Carb Up, Stress Down

Judith Wurtman’s stress-management diet.

There’s a powerful link between food and stress. After studying the effects of diet on mood for 15 years, Judith Wurtman of M.I.T. concludes that a midafternoon snack of a carbohydrate-rich food such as pretzels or popcorn will ward off tension as well as hunger.


Carbohydrates set off a series of biochemical events that produce serotonin, the chemical that controls the brains stress-management system. Serotonin makes us feel calm and in control when events beyond our control threaten us, says Wurtman, a research biochemist and co-author of “The Serotonin Solution.”

To trigger serotonins effects, you have to work with your brain, she explains. There’s a rhythm to your serotonin level: it’s naturally high in the morning, so you don’t need a lot of carbohydrates for breakfast. But at 4p.m. and 4a.m., there’s a detriment that needs fixing. The effects of serotonin, she says, start 30 minutes after eating and last for three hours.

We’ve summarized Wurtman’s stress-management diet below. Amounts are for women; men might need slightly more calories from fruits and vegetables (stress-neutral foods). Note that the real stress reduction comes with the afternoon snack and dinner, when you’ll need it most.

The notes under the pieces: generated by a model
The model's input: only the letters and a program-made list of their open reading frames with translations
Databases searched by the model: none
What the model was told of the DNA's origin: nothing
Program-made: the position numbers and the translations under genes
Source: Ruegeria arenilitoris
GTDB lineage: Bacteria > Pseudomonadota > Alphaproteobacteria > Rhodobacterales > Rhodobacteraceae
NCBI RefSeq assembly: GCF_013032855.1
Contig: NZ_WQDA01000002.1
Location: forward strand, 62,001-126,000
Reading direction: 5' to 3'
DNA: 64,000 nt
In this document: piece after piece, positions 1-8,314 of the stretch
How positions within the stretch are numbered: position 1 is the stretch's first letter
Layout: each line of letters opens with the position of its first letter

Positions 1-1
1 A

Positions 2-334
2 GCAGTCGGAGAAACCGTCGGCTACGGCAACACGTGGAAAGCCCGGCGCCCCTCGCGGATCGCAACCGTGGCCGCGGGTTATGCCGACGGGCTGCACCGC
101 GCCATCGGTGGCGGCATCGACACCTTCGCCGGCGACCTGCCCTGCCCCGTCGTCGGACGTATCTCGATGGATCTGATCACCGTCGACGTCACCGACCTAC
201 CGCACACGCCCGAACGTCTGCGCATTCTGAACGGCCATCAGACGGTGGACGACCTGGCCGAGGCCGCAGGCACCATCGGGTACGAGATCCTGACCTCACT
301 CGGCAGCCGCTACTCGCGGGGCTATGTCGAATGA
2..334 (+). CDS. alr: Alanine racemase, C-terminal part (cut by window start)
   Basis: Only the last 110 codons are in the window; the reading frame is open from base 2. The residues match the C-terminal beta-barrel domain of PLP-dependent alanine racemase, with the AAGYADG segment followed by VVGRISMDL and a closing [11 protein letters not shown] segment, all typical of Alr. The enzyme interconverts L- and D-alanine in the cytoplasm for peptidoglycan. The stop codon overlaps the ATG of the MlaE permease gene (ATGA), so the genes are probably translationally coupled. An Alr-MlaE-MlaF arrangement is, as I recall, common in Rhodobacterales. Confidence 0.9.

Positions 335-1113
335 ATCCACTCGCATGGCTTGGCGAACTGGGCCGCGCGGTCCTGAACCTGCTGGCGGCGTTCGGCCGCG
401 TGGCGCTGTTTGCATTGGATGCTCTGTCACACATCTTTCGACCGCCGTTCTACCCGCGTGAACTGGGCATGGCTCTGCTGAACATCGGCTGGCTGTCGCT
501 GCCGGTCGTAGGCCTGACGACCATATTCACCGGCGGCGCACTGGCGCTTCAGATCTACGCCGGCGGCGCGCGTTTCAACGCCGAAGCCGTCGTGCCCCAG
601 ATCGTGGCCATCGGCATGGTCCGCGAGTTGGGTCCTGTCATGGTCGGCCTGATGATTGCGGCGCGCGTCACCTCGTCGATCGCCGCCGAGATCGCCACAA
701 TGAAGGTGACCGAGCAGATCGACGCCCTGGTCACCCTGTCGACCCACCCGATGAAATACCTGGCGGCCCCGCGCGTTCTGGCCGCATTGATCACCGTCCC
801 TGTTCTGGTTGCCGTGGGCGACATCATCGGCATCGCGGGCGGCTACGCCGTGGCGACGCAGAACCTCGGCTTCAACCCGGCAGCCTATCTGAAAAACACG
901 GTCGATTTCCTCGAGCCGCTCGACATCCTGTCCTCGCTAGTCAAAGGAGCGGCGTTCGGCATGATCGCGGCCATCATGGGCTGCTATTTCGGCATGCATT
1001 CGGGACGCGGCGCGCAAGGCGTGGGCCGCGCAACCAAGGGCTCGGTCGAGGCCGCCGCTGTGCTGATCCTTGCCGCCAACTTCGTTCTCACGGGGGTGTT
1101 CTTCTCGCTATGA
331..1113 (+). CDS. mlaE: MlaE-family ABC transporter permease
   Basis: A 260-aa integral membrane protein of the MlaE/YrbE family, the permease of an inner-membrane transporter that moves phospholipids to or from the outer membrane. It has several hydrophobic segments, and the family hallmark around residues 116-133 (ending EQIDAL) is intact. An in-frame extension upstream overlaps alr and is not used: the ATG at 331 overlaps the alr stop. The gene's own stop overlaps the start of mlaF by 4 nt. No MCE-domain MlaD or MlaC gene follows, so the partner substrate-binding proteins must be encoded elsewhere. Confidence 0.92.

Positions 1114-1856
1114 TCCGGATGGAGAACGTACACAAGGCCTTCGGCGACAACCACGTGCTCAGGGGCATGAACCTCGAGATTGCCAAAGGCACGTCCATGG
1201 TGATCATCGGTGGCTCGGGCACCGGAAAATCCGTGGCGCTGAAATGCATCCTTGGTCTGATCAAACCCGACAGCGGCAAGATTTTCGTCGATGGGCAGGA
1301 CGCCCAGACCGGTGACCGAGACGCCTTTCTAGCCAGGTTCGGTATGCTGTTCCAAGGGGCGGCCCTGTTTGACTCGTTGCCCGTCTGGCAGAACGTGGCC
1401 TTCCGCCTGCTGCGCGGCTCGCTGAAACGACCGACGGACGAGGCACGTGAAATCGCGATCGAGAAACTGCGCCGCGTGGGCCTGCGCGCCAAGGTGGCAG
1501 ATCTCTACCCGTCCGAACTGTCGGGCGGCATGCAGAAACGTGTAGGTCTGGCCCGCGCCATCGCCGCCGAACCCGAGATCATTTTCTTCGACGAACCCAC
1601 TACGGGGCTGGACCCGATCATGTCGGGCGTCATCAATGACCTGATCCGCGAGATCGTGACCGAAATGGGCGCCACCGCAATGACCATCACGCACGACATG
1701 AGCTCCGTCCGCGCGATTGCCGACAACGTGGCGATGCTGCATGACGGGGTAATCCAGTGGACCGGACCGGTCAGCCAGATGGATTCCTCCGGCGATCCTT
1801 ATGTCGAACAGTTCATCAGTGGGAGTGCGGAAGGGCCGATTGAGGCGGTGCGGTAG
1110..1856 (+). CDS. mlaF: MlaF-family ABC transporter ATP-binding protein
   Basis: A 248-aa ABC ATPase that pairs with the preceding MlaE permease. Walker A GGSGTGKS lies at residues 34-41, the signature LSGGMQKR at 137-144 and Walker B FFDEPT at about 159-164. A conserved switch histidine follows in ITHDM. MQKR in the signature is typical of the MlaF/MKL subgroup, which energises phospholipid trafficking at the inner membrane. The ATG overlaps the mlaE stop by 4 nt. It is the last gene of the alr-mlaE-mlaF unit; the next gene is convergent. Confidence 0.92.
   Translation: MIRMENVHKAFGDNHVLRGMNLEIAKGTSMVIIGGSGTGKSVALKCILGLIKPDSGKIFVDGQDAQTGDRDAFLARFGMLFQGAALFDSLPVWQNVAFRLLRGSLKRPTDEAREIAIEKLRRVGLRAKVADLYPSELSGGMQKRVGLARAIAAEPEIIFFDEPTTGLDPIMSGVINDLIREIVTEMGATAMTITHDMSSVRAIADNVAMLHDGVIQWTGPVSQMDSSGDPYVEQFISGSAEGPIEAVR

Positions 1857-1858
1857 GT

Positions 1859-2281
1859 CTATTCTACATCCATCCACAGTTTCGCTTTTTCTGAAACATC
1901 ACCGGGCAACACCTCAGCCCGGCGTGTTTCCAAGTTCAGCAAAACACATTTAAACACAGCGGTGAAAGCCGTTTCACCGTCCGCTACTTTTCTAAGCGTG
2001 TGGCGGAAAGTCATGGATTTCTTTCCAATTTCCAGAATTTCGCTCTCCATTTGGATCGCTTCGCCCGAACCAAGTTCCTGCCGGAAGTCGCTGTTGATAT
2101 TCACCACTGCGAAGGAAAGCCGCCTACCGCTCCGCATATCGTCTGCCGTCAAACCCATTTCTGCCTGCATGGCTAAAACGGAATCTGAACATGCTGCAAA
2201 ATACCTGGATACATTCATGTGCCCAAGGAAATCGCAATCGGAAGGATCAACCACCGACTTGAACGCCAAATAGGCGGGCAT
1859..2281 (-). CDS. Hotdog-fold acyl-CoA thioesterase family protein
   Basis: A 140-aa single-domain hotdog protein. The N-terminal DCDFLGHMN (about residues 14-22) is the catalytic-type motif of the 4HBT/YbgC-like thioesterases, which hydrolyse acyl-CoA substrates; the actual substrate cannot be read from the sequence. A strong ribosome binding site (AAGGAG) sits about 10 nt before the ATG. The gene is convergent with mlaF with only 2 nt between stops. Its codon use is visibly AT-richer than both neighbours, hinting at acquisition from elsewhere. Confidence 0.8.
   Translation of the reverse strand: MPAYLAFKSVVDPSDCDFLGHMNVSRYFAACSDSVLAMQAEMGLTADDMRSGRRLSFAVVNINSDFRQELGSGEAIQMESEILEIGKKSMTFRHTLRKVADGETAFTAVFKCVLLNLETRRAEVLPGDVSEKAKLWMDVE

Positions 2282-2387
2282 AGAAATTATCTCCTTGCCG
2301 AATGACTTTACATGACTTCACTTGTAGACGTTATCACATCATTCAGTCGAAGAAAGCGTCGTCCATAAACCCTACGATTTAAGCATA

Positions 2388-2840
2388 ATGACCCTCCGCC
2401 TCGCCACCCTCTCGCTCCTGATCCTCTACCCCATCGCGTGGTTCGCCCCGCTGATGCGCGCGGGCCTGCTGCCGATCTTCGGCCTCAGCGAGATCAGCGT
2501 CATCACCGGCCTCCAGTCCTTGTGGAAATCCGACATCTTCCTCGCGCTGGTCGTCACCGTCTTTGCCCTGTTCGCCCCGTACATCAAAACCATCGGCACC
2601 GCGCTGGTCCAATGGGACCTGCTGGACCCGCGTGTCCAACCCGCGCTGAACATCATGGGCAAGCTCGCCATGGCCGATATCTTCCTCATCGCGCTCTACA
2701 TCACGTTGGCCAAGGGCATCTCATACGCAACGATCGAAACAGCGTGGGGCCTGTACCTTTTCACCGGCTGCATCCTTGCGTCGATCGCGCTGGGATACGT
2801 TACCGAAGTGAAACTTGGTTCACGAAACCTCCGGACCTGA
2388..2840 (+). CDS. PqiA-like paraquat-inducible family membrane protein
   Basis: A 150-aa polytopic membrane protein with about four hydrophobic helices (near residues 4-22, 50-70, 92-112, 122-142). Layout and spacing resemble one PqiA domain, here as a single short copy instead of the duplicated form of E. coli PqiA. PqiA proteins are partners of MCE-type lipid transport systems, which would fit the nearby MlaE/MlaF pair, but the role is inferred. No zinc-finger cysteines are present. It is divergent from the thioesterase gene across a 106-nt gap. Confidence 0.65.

Coordinates: Judith Wurtman,; “The Serotonin Solution” (Fawcett Columbine, 1996), $24

Meal What to Eat The Reason What to Avoid The Reason
Breakfast 1 cup of yogurt topped with 3 TB cereal and 1/2 banana or 1 egg, 1 sausage, 1/2 muffin. Breakfast is not designed to relieve stress; the goal is to nourish the body with a balance of proteins and carbohydrates. A carbohydrate-only breakfast like toast or a muffin. You need protein as well as carbohydrates to stimulate morning activity.
Lunch Turkey sandwich on bagel with lettuce and tomato or grilled chicken fillet with baked potato and salad. Going heavy on proteins creates chemicals that provide energy. Carbohydrates like pasta. Can you really afford that afternoon siesta?
Midafternoon snack 1 handful of baked potato chips or pretzels or 1 handful of fat-free candy like Tootsie Rolls, licorice, jelly beans. Your body is naturally low in serotonin at 4 p.m. and needs to be replenished. Even if you don’t feel hungry, give yourself an “emotional snack.” Fruit. Fructose, the sugar in fruit, is the only carbohydrate that doesn’t stimulate serotonin.
Dinner 1.5 cups of cooked pasta with 1.5 cups vegetables and 1 oz chicken or 1 baked potato with 1 oz turkey and 1/2 cup of salsa; 1 cup of spinach and 1 cup of strawberries plus 1 glass wine. Going heavy on carbohydrates will help you to calm down and relax for the evening. Wine, in moderation, can enhance the dinner’s calming effect. Lots of proteins
(like a whole chicken breast) or fats (like ice cream for dessert).
Fat and protein will stop serotonin from working its magic.